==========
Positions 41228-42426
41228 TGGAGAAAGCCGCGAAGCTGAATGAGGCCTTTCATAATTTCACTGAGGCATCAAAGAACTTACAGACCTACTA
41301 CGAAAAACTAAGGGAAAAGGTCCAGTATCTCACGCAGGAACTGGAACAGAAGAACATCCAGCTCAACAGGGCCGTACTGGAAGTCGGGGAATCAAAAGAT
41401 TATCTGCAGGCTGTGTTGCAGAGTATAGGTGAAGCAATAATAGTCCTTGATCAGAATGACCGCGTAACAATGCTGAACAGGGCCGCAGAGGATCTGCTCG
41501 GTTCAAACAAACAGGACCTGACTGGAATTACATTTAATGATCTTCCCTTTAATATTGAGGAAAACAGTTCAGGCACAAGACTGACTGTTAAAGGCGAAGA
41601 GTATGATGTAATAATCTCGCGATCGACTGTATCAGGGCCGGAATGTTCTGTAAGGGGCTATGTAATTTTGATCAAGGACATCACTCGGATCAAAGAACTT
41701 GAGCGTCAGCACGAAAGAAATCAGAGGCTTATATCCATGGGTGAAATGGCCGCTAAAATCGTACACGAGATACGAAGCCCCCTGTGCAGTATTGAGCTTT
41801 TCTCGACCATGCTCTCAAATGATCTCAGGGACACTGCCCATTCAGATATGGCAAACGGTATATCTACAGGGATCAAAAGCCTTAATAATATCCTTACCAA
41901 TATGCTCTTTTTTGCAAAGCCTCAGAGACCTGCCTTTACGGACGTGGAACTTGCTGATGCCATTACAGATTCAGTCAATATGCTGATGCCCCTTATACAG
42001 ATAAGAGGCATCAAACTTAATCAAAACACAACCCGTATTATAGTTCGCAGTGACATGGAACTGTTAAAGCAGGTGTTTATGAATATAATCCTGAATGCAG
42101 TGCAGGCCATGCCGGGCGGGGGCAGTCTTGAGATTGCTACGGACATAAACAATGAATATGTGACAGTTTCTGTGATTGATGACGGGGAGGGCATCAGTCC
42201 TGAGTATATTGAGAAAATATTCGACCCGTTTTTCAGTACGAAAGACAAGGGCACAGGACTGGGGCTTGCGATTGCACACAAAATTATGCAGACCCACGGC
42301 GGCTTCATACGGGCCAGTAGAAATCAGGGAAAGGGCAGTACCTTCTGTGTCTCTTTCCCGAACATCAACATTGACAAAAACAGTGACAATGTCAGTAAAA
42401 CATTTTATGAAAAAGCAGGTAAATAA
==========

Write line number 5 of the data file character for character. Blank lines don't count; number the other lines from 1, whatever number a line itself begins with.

41501 GTTCAAACAAACAGGACCTGACTGGAATTACATTTAATGATCTTCCCTTTAATATTGAGGAAAACAGTTCAGGCACAAGACTGACTGTTAAAGGCGAAGA